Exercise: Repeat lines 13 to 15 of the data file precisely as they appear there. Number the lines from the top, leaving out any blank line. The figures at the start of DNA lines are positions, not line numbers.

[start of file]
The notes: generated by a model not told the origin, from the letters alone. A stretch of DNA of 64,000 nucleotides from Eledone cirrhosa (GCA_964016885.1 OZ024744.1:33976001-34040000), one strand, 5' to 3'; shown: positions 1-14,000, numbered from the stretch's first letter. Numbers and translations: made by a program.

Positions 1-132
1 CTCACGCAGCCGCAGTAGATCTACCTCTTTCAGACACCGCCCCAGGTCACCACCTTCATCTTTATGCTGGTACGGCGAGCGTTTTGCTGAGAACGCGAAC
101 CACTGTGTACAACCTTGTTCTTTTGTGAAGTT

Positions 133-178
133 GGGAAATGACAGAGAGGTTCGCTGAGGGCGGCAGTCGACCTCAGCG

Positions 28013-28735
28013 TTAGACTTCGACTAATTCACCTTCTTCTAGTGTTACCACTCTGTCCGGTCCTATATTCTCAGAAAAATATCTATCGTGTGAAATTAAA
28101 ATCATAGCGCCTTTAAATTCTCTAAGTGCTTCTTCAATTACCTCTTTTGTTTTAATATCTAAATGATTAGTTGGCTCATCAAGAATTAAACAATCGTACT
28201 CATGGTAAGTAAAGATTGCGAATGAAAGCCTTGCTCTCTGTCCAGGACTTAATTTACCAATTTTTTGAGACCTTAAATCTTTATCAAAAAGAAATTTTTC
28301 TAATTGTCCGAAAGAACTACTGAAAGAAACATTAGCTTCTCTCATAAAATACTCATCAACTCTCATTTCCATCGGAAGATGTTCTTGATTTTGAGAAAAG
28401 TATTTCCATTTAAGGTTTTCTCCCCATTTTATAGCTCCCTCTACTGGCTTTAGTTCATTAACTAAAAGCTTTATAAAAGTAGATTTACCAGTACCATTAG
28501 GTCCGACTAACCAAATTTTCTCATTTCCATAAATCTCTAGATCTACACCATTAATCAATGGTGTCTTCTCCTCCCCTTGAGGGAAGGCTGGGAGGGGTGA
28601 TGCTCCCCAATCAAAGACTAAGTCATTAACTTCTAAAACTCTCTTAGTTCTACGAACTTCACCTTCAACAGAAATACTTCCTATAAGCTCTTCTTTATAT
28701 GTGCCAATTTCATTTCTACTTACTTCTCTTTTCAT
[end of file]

28501 GTCCGACTAACCAAATTTTCTCATTTCCATAAATCTCTAGATCTACACCATTAATCAATGGTGTCTTCTCCTCCCCTTGAGGGAAGGCTGGGAGGGGTGA
28601 TGCTCCCCAATCAAAGACTAAGTCATTAACTTCTAAAACTCTCTTAGTTCTACGAACTTCACCTTCAACAGAAATACTTCCTATAAGCTCTTCTTTATAT
28701 GTGCCAATTTCATTTCTACTTACTTCTCTTTTCAT